Students will be able to...
Document their technology learning journey
Self-reflect on the joys and challenges of technology learning
Appreciate software development as a process
Students may come to the course with many stereotypes/myths, about what they can do, or can't do. Minority groups may experience greater hesitations and apprehension about technology. By keeping a learning journal, for self-evalaution and self-reflection, students develop confidence. They will notice what skills they already have, what they have gained over time, what they are capable of learning, what their personal interests might be, and what they would like to learn in the future.
It's ok not to know everything. There is always something new to learn. Just take one step at a time.
Have students do self-evaluation journalling at different stages during the course, such as:
first week of course, after unit 2, after unit 4, and last week of course
On Journal Writing days, teachers can omit bell work, and provide students with 10 minutes to do their writing.
Welcome, attendance, (omit bell work), announcements
Journal Writing Time
A shortened regular class
Debrief and wrap-up
Students should have individual notebooks, a registered blog space, or worksheet handout to journal with.
Teachers can provide a list of guidance questions (see below), or a survey that contains these questions.
Beginning of the course
Introduce students to the idea of a Learning Journal
Create a schedule of when, or how frequently, students are to write in their Journal
Self-evaluation and reflection questions
Beginning of the course entry
What tools and technologies have you used before?
On a scale of 1-5, how confident are you with them (5 being super-confident)
What do you look forward to learning in this course?
What are your worries and concerns about this course?
What new technical skills have you gained since last time? (list them out)
What other skills have you gained? (creating a plan, drawing a graphic design, giving a presentation, etc.)
What did you feel you could do better with, or spend more time mastering?
Looking at the new skills you have gained, or practiced, how do you feel about it?
What did you like best about the course so far?
What other skills would you really like to learn?
What do you not like the most about the course so far?
End of the course entry
If you were to give advice to a new student who will start the course, what would it be?
Was learning new skills easier, or harder than you thought? Explain.
What are your project or design interests?
Would kind of skills would you like to learn next?
What kind of future jobs might use these skills?
Like learning any new skill, or language, it takes time to get the hang of things. In computer programming, it's very normal, for a section of code to not work the first time.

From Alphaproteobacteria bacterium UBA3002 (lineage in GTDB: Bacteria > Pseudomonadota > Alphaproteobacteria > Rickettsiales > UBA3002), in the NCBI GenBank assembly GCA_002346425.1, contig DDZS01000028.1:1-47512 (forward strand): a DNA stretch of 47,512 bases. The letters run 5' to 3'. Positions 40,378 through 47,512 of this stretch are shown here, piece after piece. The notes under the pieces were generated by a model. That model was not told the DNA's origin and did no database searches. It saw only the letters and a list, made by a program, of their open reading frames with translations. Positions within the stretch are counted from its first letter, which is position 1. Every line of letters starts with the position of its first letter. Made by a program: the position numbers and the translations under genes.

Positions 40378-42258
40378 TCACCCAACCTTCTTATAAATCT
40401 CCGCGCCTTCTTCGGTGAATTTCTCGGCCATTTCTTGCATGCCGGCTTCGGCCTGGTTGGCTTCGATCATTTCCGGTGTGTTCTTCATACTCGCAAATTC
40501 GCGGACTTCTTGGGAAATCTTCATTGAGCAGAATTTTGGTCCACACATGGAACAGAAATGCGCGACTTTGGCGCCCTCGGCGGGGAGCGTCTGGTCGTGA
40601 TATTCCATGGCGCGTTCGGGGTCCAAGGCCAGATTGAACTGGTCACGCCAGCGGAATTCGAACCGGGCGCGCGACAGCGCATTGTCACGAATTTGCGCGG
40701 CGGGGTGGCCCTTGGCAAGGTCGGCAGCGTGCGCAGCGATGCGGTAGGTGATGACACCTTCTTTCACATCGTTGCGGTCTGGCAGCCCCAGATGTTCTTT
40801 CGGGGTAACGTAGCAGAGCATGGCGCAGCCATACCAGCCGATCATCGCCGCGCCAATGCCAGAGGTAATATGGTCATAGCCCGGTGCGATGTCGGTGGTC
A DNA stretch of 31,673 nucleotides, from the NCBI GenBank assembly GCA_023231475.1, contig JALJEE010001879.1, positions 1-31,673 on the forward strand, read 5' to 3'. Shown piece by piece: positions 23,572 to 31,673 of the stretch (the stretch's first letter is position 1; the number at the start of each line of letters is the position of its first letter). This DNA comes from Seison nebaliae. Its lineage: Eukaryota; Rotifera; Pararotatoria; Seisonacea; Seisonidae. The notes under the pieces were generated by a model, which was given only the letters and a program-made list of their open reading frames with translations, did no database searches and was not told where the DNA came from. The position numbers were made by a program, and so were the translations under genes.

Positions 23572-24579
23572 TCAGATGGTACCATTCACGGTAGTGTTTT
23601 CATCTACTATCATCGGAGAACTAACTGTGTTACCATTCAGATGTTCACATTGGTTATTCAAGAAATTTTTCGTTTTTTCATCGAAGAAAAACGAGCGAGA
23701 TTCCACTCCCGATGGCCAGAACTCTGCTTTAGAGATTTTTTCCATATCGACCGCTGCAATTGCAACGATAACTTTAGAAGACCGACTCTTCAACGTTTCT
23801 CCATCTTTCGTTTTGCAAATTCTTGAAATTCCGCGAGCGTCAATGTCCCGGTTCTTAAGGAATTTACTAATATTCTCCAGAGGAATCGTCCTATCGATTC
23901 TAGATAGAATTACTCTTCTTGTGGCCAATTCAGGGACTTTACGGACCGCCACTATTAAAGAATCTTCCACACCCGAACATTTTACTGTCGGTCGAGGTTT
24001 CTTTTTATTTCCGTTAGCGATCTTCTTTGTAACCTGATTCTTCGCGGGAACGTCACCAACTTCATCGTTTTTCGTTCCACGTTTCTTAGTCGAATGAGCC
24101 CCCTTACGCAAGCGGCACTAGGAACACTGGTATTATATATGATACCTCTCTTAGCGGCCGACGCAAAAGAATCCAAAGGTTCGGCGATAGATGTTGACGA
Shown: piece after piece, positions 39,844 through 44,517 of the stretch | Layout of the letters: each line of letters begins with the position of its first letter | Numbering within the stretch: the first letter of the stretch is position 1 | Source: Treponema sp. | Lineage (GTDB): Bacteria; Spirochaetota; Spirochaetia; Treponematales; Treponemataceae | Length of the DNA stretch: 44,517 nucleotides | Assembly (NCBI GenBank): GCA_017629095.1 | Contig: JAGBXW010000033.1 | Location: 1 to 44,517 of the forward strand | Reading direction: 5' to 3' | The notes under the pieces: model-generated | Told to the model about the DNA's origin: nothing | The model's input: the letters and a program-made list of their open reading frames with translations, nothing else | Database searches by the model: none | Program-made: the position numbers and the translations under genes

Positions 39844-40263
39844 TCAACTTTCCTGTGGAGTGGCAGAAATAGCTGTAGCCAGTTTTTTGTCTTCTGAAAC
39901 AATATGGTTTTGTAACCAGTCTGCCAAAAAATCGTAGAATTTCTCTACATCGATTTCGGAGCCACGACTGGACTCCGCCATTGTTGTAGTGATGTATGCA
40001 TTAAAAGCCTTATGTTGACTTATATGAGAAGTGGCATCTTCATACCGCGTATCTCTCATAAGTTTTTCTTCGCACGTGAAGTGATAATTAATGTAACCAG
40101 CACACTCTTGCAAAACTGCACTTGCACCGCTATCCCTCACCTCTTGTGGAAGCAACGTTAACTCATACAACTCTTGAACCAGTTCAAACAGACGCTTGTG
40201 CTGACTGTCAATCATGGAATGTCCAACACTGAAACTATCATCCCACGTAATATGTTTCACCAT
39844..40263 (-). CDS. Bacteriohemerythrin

Here are a few tips to help you enjoy the journey:
Tip #1: If something doesn't work, don't be discouraged! It's part of the process. In fact, even experienced programmers spend alot of time "debugging" (finding logic errors) in their design and code. It's detective work. This is when you can practice crictial thinking steps of breaking down the problem, isolating the error, analyzing the values of variables, step by step. It can be frustrating. But it's also really fun and rewarding, when something "works"! Savour those moments. Stay calm, and carry on.
Tip #2: Don't be afraid to ask for help - from peers and teachers. In fact, professional developers frequently consult different focus groups online to ask questions, and share solutions. One popular developer community is Stack Overflow https://stackoverflow.com/
Share learning journey with peers
At the end of the course, ask each students to share a few key points with the class. This could be done during a end-of-term fun or party day. They can refer to their final Entry page in their Journal.
Celebrate each student's progress in their learning journey!
Let's celebrate your learning journey! Don't let stereotypes, myths, or negative messages affect your motivation to learn technology, whether it's coding, creative user-centred design, or project management, and everything else in between. Don't just be technology "consumers". Be equipped to create and build your own uses for technology. The essentials skills you learn in this course will empower you to use technology in meaningful, ethical ways, for a better future.
This exercise could also be conducted in the form of a series of online surveys. The survey should allow for written responses, so that students are free to enter their own thoughts.